This is no longer a dream.. Are these dancers merely

the fleas left behind by the cat as he warmed my pillow?

Surely not! Surely not! But if they are, then I salute you,

fleas, for taking on strange identities

in a world where nothing is quite real

where fleas are shamans, ancient survivors

magicians of blood and skin.

If I turn on my side, what will I see? Fleas vanishing into the cat’s fur

or shamans celebrating the oncoming wave of another dream?


Arthur Rosch

A Midwesterner by birth, Arthur Rosch migrated to the West Coast just in time to be a hippie but discovered that he was more connected to the Beatnik generation. He harkened back to an Old School world of jazz, poetry, painting and photography. In the Eighties he received Playboy Magazine’s Best Short Story Award for a comic view of a planet where there are six genders. The timing was not good.  His life was falling apart as he struggled with addiction and depression. He experienced the reality of the streets for more than a decade. Putting himself back together was the defining experience of his life. It wasn’t easy. It did, however, nurture his literary soul. He has a passion for astronomy, photography, history, psychology and the weird puzzle of human experience. He is currently a certified Seniors Peer Counselor in Sonoma County, California. Come visit his blogs and photo sites.  Photos in these columns are by Arthur Rosch.


Want to be sure not to miss any of Art’s The Many Faces of Poetry segments? Subscribe to Writing to be Read for e-mail notifications whenever new content is posted or follow WtbR on WordPress.



3 Comments on “The Poetry Of Youth”

  1. I commented on that first post about love poetry and shared the first poem I ever wrote. Since this post is about the poetry of youth, let me share the poem I wrote that most brings youth to mind for me. Thanks Art. 🙂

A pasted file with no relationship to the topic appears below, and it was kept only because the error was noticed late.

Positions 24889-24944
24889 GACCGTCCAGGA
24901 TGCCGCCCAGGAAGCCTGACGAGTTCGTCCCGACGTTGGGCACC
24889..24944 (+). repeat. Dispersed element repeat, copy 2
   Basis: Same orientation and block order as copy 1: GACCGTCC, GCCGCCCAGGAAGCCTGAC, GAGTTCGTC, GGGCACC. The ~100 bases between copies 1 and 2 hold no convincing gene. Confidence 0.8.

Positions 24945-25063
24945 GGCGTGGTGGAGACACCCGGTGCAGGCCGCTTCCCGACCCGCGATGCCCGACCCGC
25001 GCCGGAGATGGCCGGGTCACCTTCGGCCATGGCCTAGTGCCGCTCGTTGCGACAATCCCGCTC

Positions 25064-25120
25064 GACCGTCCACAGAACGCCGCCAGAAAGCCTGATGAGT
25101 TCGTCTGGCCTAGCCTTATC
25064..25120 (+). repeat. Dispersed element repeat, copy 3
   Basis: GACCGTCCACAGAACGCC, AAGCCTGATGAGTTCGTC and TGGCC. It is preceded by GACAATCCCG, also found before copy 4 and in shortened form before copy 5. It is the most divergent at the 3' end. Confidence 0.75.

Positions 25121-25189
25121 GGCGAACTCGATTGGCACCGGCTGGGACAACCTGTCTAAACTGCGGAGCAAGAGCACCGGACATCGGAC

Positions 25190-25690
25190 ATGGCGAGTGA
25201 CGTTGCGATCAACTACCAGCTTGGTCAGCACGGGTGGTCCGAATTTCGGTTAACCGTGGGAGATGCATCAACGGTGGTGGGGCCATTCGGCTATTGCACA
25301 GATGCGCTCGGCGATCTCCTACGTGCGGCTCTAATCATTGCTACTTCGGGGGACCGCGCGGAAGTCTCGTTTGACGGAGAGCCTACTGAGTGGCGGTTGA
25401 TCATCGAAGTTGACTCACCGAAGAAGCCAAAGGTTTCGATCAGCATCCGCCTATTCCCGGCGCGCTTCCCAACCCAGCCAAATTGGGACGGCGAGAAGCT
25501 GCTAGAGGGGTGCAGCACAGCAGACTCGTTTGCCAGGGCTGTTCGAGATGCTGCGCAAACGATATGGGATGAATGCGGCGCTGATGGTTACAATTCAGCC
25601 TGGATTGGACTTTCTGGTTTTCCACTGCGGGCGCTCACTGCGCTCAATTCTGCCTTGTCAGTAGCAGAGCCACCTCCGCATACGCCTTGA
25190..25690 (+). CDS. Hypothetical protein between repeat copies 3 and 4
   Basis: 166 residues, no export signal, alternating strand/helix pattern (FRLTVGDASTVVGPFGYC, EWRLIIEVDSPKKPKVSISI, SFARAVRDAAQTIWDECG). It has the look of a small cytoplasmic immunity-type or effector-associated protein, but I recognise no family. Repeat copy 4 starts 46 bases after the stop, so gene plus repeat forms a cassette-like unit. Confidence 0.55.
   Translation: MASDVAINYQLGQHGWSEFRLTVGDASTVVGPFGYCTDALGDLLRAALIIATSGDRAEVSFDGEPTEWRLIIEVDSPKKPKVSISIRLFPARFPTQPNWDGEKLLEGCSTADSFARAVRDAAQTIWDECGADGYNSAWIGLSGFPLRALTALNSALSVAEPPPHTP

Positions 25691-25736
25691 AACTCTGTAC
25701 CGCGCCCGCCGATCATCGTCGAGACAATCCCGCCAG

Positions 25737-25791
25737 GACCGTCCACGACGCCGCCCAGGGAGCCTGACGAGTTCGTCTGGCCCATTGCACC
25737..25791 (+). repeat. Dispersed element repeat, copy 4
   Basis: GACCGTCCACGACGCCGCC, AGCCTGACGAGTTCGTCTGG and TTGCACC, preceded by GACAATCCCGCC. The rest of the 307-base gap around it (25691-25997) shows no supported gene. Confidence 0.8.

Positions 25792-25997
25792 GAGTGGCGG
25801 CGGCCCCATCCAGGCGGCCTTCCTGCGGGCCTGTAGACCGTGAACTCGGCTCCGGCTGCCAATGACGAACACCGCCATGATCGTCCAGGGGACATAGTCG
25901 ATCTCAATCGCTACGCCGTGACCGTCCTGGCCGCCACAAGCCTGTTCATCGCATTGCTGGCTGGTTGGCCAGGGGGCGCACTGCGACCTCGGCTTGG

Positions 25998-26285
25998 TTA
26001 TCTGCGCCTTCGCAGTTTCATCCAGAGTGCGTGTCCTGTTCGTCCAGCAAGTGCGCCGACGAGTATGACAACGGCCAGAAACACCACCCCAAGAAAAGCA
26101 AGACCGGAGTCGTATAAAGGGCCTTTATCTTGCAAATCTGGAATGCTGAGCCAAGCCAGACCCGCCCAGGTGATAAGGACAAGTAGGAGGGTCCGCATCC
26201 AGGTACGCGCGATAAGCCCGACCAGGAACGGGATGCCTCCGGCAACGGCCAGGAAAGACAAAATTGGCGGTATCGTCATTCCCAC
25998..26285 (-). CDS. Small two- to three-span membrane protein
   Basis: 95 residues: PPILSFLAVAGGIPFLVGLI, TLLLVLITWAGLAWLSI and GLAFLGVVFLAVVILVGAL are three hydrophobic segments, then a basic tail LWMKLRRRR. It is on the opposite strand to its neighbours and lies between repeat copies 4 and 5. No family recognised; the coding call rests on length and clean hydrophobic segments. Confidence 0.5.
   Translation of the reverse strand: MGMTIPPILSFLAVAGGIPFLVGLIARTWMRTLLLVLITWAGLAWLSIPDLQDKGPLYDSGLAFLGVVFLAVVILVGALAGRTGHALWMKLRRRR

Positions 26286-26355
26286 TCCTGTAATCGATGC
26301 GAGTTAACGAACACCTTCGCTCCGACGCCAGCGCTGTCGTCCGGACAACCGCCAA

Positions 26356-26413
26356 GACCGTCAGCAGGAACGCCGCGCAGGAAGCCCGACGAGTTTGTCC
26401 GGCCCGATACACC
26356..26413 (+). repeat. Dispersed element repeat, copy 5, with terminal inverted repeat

Two little faerie princesses
    Dancing in the night,
    A flitting and a fluttering
    Making the forest bright.

    They illuminate the evergreens
    As they dance from limb to limb.
    Happy little faerie princesses,
    Their auras never dim.

    With them, the forest is never dreary
    They dance and sing all night.
    The forest creatures never have a fear
    Because of faerie light.

    When dawn arises in the east,
    They rub their little faerie eyes
    And one last flitting faerie dance they do
    Before saying their goodbyes.

    They flutter to their faerie beds
    High in the trees and then,
    After a day of restful slumber,
    Two little faerie princesses dance again.

    By Kaye Lynne Booth
    (This poem is dedicated two my two granddaughters, Sheryle and Patience)


  2. artrosch says:

    What an absolutely lovely evocation of the magical places of childhood.

    Liked by 1 person

  3. A lovely post. Sharing.

    Liked by 1 person

Leave a Reply

Fill in your details below or click an icon to log in: Logo

You are commenting using your account. Log Out /  Change )

Twitter picture

You are commenting using your Twitter account. Log Out /  Change )

Facebook photo

You are commenting using your Facebook account. Log Out /  Change )

Connecting to %s